However, I was faced with a choice. Here I was, with no water left, a huge amount of trail to descend, and a body of maybe-questionable water in front of me. If I had once upon a time felt an urge to dominate it through feces, who was to say that no one else had felt that urge and acted upon it? I paused with my water bottle above the surface. I posited, “On a scale from one to ten, where one is ‘You have died from dysentery’ cryptosporidium-riddled and ten is ‘magic healing waters’, how safe do you think this water is to drink?” “I’d put it at an eight or a nine. But, you know, don’t blame me if you die.” I decided to take the chance–without any water, I wasn’t feeling good about my odds of making it back down the mountain. The water was very clear and tasted fine.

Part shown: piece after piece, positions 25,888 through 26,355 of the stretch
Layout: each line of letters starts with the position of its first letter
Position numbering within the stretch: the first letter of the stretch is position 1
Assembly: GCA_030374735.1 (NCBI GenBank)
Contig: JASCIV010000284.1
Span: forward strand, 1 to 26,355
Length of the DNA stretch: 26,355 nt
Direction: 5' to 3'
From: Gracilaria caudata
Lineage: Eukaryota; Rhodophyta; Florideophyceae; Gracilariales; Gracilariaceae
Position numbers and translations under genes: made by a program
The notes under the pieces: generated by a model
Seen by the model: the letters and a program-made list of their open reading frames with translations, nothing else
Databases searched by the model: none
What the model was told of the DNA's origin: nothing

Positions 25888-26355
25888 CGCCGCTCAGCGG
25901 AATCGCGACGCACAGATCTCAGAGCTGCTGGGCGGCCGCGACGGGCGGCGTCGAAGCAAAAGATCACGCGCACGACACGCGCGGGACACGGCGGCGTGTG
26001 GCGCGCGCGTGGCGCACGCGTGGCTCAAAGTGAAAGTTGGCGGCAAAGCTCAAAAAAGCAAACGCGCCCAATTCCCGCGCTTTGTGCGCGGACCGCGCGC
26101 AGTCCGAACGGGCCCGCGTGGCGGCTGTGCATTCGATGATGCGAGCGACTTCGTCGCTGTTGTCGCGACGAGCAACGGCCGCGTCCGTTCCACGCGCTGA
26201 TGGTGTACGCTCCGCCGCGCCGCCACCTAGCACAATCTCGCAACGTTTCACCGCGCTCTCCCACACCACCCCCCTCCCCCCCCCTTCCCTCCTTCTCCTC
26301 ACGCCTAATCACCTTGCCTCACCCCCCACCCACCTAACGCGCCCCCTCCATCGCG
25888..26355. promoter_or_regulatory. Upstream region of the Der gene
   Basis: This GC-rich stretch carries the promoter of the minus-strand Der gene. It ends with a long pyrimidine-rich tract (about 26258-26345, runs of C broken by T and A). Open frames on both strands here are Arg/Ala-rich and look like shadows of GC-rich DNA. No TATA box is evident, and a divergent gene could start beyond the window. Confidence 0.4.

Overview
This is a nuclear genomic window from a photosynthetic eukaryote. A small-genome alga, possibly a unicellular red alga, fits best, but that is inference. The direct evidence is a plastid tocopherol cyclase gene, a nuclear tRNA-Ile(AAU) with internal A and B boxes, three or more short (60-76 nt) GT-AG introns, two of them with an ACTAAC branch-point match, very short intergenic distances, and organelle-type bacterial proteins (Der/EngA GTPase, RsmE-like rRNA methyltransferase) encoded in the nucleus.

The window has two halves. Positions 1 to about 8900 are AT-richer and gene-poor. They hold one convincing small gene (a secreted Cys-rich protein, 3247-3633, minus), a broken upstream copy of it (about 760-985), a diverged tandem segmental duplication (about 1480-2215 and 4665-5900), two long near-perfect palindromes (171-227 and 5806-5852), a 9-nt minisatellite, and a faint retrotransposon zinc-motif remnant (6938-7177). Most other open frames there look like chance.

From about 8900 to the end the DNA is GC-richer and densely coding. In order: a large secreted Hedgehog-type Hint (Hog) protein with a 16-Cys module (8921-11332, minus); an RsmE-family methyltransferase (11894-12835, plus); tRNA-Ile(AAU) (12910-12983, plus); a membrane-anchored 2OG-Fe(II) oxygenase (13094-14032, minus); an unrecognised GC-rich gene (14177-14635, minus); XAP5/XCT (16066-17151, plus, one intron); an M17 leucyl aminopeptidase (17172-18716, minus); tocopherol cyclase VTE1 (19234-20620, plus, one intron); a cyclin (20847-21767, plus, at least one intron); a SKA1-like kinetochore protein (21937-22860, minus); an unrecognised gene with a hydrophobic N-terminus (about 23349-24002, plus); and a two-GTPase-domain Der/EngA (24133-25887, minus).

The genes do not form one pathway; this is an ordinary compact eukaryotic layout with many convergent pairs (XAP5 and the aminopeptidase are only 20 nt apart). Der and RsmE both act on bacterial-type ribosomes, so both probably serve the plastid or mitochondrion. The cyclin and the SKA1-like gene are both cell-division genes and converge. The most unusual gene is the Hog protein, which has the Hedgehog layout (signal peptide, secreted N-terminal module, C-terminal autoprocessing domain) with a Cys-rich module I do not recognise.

We sat for a minute, swatting away bugs, but realized that the hour was growing late and we couldn’t afford to linger, lest we have to descend in the dark. We hurried back as quickly as we could, but had only reached as far back as the snow-areas when we hit the golden hour, when the trees lit up with gorgeous reddish diffused light. We began to get concerned, as this meant we really only had an hour before darkness would begin setting in quickly and things would begin to get really dangerous for us. We pushed as hard as we could, not stopping to rest, but my motor skills had begun to decrease from exhaustion and legs were so tired that my ankles had begun to wobble and roll dangerously whenever I hit a rock at a strange angle, so I couldn’t go as quickly as I knew I should. I kept picturing falling and breaking an ankle or smashing my head open on a rock and my head became the Paranoia Network: All Fear, All The Time. I had never so honestly or openly hated inanimate objects as much as I hated this rocky terrain. I wished fire and plagues and ice weasels upon them. I loudly stated that this mountain could suck my balls. Tristan replied that it would be difficult, considering it was already busy sucking ass. My feet hurt from constantly getting the points of rocks jabbed up into my soft sole through the shoe. Tristan was in yet-greater pain as toe shoes provide even less protection than my foolish fashion sneakers. I brought up the subject of the Richard Bachman novella ‘The Long Walk‘, mainly because I felt like I was on a death march and the idea of getting my ticket began to sound appealing. We were the Hans Christian Anderson little mermaids, not the wimpified Disney version, with each step like walking on knives, feet bleeding, save that we still had our voices so we were free to complain. I began to have a series of internal tantrums, fueled by exhaustion and hunger, thinking “I won’t go any further. You can’t make me.” and trudging along nonetheless. I started to trip over things and catch my feet more often–I couldn’t make out the ground as well and even if I could, I wasn’t able to lift my feet as high as before. We rushed over that first wide stream as the last vestiges of light bled from the sky. I slipped off the last rock, fell to my knees, and was a hair’s breadth from having a screaming, cursing, water-bottle-throwing hissy fit, but somehow managed to pull myself away from the edge by insisting to myself that it would solve none of our current problems, namely, that the light was gone and we had a least a mile more to traverse. The pitch-dark was not kind to my paranoia. I focused on the ground in front of me as intently as possible but had difficulty making out where to place my feet. To complicate matters, I had begun to hallucinate, my eyes first swimming with spots, and then quite vividly seeing objects which Tristan insisted did not exist but of which I was as certain of as I was of my own life. I edged around man-eating holes, bears waited patiently near the edges to snatch me up, and I saw my life flash before my eyes. Tristan pulled out his phone to illuminate the path in front of him and turned to help me across yet another rocky stream while attempting to encourage me with statements of “It’s not much farther” to which I responded, voice quavering on the edge of tears “I just don’t think I can.” When we finally made our way to the trailhead, I almost burst into those hysterical tears because I had given myself over to the notion that I might actually die. When someone is being an asshole and you tell them to ‘Go take a hike’, this is the hike you intend them to take. A seven hour ordeal that ends with them stumbling through the dark, praying for death and/or Batman.